Marquis de Sade
Donatien Alphonse François, Marquis de Sade was a French aristocrat, revolutionary politician, philosopher, and writer famous for his libertine sexuality and lifestyle...

 in a time-travel story. The same anthology had Ellison's sequel to it titled "The Prowler in the City at the Edge of the World
The Prowler in the City at the Edge of the World
"The Prowler in the City at the Edge of the World", is a short story from Harlan Ellison's 1967 anthology, Dangerous Visions, in which he presents a collection of several different views of science fiction and fantasy, through 34 authors...

". His earlier idea of the Ripper as an immortal being resurfaced in Bloch's contribution to the original Star Trek
Star Trek
Star Trek is an American science fiction entertainment franchise created by Gene Roddenberry. The core of Star Trek is its six television series: The Original Series, The Animated Series, The Next Generation, Deep Space Nine, Voyager, and Enterprise...

 series episode "Wolf in the Fold". His 1984 novel Night of the Ripper is set during the reign of Queen Victoria and follows the investigation of Inspector Frederick Abberline
Frederick Abberline
Frederick George Abberline was a Chief Inspector for the London Metropolitan Police and was a prominent police figure in the investigation into the Jack the Ripper murders of 1888.-Early life:...

 in attempting to apprehend the Ripper, and includes some famous Victorians such as Sir Arthur Conan Doyle within the storyline.

Psycho


Bloch won the prestigious SF Hugo award in 1959, the same year that Psycho was published. Bloch had written an earlier short story involving split personalities, "The Real Bad Friend", which appeared in the February, 1957 Mike Shayne Mystery Magazine, that foreshadowed the 1959 novel Psycho. However, Psycho also has thematic links to the story "Lucy Comes to Stay".

Norman Bates
Norman Bates
Norman Bates is a fictional character created by writer Robert Bloch as the central character in his novel Psycho, and portrayed by Anthony Perkins as the main antagonist of the 1960 film of the same name directed by Alfred Hitchcock...

, the main character in Psycho, was loosely based on two people. First was the real-life serial killer
Serial killer
A serial killer, as typically defined, is an individual who has murdered three or more people over a period of more than a month, with down time between the murders, and whose motivation for killing is usually based on psychological gratification...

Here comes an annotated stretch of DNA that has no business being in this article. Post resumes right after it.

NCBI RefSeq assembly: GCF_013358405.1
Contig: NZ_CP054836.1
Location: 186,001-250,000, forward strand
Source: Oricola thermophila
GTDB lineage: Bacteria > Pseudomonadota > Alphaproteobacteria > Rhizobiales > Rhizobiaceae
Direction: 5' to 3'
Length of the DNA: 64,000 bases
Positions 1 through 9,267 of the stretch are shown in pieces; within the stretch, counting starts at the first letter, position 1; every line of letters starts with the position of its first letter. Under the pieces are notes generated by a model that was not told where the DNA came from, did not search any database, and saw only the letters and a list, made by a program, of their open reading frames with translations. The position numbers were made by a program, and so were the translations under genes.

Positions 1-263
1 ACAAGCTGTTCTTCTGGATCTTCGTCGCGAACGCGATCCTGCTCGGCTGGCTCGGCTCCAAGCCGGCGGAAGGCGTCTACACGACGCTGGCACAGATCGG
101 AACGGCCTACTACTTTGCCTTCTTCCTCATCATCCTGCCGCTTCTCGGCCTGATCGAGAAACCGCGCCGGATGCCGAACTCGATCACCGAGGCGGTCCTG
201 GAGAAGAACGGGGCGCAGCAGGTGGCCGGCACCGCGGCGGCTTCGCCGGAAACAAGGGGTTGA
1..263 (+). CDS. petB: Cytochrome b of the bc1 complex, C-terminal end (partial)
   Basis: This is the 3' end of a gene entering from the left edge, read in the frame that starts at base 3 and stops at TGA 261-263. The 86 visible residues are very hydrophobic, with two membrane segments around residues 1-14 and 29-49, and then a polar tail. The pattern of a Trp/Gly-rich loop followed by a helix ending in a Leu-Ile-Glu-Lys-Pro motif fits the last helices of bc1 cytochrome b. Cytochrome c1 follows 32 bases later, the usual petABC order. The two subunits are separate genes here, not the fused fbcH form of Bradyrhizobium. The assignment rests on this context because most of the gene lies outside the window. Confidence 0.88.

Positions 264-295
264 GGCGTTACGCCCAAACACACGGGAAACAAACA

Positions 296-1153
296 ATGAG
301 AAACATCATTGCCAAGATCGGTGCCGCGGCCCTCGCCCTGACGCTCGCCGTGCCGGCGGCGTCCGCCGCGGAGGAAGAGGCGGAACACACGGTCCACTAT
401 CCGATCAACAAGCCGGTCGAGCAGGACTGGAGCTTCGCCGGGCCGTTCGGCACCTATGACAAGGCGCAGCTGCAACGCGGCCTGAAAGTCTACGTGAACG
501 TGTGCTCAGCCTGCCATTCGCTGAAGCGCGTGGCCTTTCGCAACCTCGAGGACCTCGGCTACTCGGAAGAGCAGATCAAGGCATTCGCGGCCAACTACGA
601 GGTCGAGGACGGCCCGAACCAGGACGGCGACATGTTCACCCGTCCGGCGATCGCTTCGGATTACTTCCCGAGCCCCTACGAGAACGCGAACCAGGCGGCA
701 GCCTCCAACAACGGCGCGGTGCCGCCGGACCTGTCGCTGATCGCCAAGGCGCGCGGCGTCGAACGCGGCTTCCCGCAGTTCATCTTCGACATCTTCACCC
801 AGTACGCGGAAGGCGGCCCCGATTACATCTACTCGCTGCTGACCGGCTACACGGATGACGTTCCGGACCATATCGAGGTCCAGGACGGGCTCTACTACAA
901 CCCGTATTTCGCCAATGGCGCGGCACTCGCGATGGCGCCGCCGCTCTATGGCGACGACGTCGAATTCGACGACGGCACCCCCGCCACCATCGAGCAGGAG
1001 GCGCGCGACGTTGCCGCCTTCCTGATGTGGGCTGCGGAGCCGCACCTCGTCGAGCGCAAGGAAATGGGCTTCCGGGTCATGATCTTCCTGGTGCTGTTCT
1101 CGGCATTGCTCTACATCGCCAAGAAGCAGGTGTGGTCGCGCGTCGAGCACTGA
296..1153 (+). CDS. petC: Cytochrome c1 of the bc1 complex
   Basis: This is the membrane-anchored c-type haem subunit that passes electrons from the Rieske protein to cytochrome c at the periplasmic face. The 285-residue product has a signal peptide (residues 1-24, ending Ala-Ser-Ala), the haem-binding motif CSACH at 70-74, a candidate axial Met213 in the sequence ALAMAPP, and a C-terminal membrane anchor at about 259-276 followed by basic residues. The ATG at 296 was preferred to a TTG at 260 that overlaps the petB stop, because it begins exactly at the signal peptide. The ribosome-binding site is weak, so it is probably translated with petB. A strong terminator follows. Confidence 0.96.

Ed Gein
Ed Gein
Edward Theodore "Ed" Gein - July 26, 1984) was an American murderer and body snatcher. His crimes, committed around his hometown of Plainfield, Wisconsin, gathered widespread notoriety after authorities discovered Gein had exhumed corpses from local graveyards and fashioned trophies and keepsakes...

, about whom Bloch later wrote a fictionalised account, "The Shambles of Ed Gein". (The story can be found in Crimes and Punishments: The Lost Bloch, Volume 3). Second, it has been indicated by several people, including Noel Carter (wife of Lin Carter
Lin Carter
Linwood Vrooman Carter was an American author of science fiction and fantasy, as well as an editor and critic. He usually wrote as Lin Carter; known pseudonyms include H. P. Lowcraft and Grail Undwin.-Life:Carter was born in St. Petersburg, Florida...

) and Chris Steinbrunner
Chris Steinbrunner
Peter Christian Steinbrunner was an Edgar Award-winning American author, broadcaster and historian specializing in detective film and fiction....

, as well as allegedly by Bloch himself, that Norman Bates was partly based on Calvin Beck, publisher of Castle of Frankenstein
Castle of Frankenstein
Castle of Frankenstein was an American horror, science fiction and fantasy film magazine, distributed by Kable News and published in New Jersey from 1962 to 1975 by Calvin Thomas Beck's Gothic Castle Publishing Company. The first three issues were edited by Larry Ivie and Ken Beale. From 1963 and...

.

Though Bloch had little involvement with the film version of his novel
Psycho (1960 film)
Psycho is a 1960 American suspense/psychological horror film directed by Alfred Hitchcock and starring Janet Leigh and Anthony Perkins. The film is based on the screenplay by Joseph Stefano, who adapted it from the 1959 novel of the same name by Robert Bloch...

, which was directed by Alfred Hitchcock
Alfred Hitchcock
Sir Alfred Joseph Hitchcock, KBE was a British film director and producer. He pioneered many techniques in the suspense and psychological thriller genres. After a successful career in British cinema in both silent films and early talkies, Hitchcock moved to Hollywood...

 from an adapted screenplay by Joseph Stefano
Joseph Stefano
Joseph Stefano was an American screenwriter, known to genre fans for writing the screenplay for Alfred Hitchcock's Psycho and for being the producer and co-writer of the Outer Limits TV series.-Early years:As a teenager, Stefano was so keen to become an actor that he dropped out of high school two...

, he was to become most famous as its author.

The novel is one of the first examples at full length of Bloch's use of modern urban horror relying on the horrors of interior psychology rather than the supernatural. "By the mid-1940s, I had pretty well mined the vein of ordinary supernatural themes until it had become varicose," Bloch explained to Douglas Winter in an interview. "I realized, as a result of what went on during World War II